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New Policy of Russia Towards Azerbaijan-Armenia Relations

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The President of Russia, Vladimir Putin, in his declaration on October 27, 2022, at Valdai Discussion Club’s 19th meeting, assess the Karabakh Issue in Azerbaijan-Armenia relations. In that sense, Putin said the following:[1]

“Russia’s approach is towards a need for a peace agreement between Azerbaijan and Armenia; however, Moscow will not impose anything on Yerevan and will not support any actor.”

In addition, the Russian leader expressed that he proposed the transfer of the region, which is under the control of Yerevan to Azerbaijan; however, the Armenian officials did not accept this.[2] As it is known, in September 2022, there were conflicts between the border of Azerbaijan and Armenia, and in these conflicts, over 100 people lost their lives. In addition, the sides are regularly blaming the other.

On the other hand, it is expected that the Prime Minister of Armenia Nikol Pashinyan will meet the President of Russia Vladimir Putin, and the President of Azerbaijan Mr. Ilham Aliyev. The last meeting between Pashinyan and Aliyev was at European Political Community Summit held in Prague, Czechia, on October 6, 2022.

This meeting was qualified as a positive step towards peace. Mr. Aliyev indicates that around the end of 2022, a peace agreement can be signed with Armenia. On the other hand, it is seen that Armenia Security Council points out a similar process.

In addition, the Secretary of Armenia Security Council Armen Grigoryan, and the Assistant of the President of the Republic of Azerbaijan Hikmet Hajiev, met with the United States (US) National Security Advisor Jake Sullivan in the White House on September 28, 2022, and negotiated on there will be a peace agreement at the end of the year.

So much so that Grigoryan, in his statement at this meeting on October 12, 2022, said, “It was agreed to sign a peace treaty, that is, to agree by the end of the year.”[3] Following Putin’s statement, Pashinyan said the following on October 28, 2022:[4]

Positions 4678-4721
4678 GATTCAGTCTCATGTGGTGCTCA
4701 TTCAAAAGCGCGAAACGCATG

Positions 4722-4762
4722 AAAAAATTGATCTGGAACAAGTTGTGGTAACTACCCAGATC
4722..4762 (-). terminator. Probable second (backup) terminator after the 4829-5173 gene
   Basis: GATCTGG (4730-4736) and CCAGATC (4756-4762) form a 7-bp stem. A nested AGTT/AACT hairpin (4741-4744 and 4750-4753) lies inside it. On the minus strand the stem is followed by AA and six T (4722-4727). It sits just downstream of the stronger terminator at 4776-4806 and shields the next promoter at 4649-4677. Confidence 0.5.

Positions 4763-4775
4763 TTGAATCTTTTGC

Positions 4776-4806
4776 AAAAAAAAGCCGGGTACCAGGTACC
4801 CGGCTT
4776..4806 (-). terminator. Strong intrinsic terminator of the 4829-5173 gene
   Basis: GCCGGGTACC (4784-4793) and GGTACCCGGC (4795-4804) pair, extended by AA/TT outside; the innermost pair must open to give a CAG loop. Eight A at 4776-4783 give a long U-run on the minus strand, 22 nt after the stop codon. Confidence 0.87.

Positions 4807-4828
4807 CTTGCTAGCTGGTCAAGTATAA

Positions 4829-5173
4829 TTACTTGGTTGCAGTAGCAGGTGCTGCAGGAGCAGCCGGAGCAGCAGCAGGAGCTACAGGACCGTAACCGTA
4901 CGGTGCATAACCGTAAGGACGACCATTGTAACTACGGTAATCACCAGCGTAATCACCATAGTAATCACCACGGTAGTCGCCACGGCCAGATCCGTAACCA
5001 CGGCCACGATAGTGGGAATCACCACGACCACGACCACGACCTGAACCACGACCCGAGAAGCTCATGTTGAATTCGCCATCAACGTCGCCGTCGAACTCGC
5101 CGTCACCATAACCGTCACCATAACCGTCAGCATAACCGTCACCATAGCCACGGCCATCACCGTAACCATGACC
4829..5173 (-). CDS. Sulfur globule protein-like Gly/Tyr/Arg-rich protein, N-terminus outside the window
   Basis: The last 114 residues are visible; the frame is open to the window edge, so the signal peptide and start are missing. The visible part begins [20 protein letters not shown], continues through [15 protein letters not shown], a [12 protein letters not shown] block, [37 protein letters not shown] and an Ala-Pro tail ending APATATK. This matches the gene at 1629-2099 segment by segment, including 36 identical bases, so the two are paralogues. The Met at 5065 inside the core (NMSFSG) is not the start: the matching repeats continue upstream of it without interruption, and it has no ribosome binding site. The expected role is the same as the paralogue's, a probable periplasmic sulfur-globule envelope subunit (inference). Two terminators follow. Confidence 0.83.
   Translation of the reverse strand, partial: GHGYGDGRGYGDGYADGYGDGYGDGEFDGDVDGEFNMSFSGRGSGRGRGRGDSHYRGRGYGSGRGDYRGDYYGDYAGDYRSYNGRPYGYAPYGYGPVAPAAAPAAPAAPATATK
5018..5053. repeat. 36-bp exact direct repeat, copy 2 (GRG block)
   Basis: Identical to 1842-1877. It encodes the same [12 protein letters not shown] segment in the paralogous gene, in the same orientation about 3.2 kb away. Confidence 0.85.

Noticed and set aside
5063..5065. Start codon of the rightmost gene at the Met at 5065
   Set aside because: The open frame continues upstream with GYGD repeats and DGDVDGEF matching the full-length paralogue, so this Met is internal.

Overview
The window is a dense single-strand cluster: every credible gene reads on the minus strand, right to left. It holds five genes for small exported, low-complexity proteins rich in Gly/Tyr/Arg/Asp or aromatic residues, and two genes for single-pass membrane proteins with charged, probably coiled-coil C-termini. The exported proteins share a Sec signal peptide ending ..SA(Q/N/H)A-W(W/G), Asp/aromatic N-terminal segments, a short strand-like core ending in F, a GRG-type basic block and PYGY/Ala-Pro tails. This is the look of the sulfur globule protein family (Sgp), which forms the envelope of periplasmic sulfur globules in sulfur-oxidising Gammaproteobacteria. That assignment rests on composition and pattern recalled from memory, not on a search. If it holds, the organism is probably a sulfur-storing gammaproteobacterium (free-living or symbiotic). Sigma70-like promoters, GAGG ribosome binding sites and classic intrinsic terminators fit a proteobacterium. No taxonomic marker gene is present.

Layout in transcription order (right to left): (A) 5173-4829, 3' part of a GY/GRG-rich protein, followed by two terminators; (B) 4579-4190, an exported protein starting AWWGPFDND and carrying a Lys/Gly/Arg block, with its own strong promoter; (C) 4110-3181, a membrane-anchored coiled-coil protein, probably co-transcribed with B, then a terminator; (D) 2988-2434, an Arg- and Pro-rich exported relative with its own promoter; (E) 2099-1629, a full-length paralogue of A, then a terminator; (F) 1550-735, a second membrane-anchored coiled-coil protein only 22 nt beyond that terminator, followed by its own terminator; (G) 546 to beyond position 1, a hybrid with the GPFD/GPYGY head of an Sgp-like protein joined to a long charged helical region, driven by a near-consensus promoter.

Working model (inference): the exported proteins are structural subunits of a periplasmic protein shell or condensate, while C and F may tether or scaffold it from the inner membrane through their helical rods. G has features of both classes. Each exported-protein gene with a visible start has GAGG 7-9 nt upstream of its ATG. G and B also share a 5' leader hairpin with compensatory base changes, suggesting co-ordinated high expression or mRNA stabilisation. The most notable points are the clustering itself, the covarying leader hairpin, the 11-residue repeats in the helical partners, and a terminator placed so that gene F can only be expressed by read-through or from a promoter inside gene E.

“Yerevan has accepted the Russian study on the basic principles and parameters for the establishment of interstate relations between Armenia and Azerbaijan and is ready to confirm it in Sochi. We hope that Russia will support its proposals.”

On the same day, Valentina Matviyevko, the President of the Russian Federal Council, who met with the Speaker of the National Assembly of Azerbaijan Sahiba Gafarova, said that Moscow would continue to assist in the signing of a peace agreement between Armenia and Azerbaijan.[5]

It should be noted that Putin’s statements at the Valdai meeting that Karabakh would remain under Armenia’s control in exchange for Baku’s ceding five regions/regions of Azerbaijan were one of the peace plans that had a long history. However, Russia’s attempts to resolve the Karabakh Issue have not yielded positive results; on the contrary, they have led Azerbaijan to lose hope in these talks.

In the pre-Pashinyan period, Armenian governments were not willing to return either Karabakh or the five occupied regions outside Karabakh to Azerbaijan. Therefore, the following two options were seen as the most reasonable for Yerevan: The first was to cede Karabakh and other occupied territories to Armenia; the second was to freeze the conflict.

In 2020, Azerbaijan’s recapture of its occupied territories invalidated the old “peace projects” as Putin put it, and caused both Armenia and Russia to change their policies on the issue.